When CMS (the Center for Medicare and Medicaid Services) slashed reimbursement rates for home health care, it placed significantly more pressure on the industry itself. Out of this pressure, though, came innovation. A lot of the innovation was in the form of technology and it has impacted millions of lives in the years since.
Hospitals are also under increasing pressure from the federal government to reduce their reimbursement rates and are, therefore, turning to home care as a support mechanism. With these pressures, new technologies and innovations are continually being developed to provide greater access to care, improve communication, and even ways to help seniors cope with various stressors.
One of these technological innovations comes from Ted Fischer who has developed a number of robotic pets. According to the CNBC news blog, 7 new tech devices for elder care that help seniors live happier, healthier lives, written by Julie Halpert:
“While working for Hasbro, Ted Fischer developed a series of robotic pets that were created with the intention of fostering meaningful connections through play. It turned out that their largest customer base came from the older adult market because of the robotic pets’ unique ability to engage, delight, provide companionship, calm, soothe and, most importantly, promote happiness — especially for those living independently or in care communities.”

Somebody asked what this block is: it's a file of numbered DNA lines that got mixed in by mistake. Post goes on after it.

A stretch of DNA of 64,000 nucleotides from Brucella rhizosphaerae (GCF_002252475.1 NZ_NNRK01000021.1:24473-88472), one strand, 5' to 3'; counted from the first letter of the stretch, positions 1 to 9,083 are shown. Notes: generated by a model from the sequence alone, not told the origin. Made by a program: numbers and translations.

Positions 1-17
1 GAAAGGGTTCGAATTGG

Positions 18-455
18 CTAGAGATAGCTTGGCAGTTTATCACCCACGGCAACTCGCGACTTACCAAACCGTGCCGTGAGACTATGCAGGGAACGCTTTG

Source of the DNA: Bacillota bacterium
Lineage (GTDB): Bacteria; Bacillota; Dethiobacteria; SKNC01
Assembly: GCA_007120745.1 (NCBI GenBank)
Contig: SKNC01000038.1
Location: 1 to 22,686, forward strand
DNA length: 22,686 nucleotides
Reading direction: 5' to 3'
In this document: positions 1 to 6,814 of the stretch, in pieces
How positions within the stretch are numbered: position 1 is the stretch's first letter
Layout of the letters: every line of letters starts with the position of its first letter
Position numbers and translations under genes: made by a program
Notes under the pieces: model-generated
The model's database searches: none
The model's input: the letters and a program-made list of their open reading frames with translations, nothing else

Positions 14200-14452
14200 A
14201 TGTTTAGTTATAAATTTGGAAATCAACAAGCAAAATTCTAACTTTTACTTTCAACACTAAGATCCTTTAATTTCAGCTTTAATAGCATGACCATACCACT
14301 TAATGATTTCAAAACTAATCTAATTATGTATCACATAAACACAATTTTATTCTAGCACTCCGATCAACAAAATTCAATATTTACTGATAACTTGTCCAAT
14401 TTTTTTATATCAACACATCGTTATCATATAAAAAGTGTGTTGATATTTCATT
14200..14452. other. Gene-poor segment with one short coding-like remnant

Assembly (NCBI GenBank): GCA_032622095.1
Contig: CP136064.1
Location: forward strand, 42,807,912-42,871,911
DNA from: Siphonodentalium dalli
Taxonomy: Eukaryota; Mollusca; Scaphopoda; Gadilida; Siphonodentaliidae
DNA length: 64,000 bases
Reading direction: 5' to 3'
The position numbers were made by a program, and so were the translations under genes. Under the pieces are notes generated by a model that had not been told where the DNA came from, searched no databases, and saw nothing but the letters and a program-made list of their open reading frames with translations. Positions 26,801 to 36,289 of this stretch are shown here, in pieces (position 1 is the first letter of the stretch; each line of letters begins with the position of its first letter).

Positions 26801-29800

Research indicates that the simple act of petting an animal can help to reduce stress and anxiety, lower blood pressure, and improve overall health, especially for older individuals. While research hasn’t yet moved into the realm of robotic pets, there is indication that these artificial companions can offer some of the same benefits.
Not only may it help to reduce blood pressure, stress, and anxiety, it also alleviates the added pressure of caring for another life, especially for somebody whose age and physical limitations make it difficult to do that in a safe manner.
The article also noted:
“In 2015, realizing now that play has no age limit, the toy company officially launched its brand of companion pets under the name Joy For All.
The robotic cats and pups have sensors that allow them to interact with a human companion as they would with a live pet. The cat responds to touch, rolls over and utters 32 different types of purring sounds. The pup’s heartbeat slows down if a hand is placed on its back.”
It may sound trivial or even far-fetched, but this type of technological innovation could have a profound impact the lives of those seniors who long for companionship and who may be struggling with certain health issues and love the idea of once again having a pet. It may also be a boon to some home care companies seeking to offer greater benefit to their client base.
Latest posts by Valerie VanBooven, RN BSN, Editor in Chief of HomeCareDaily.com (see all)
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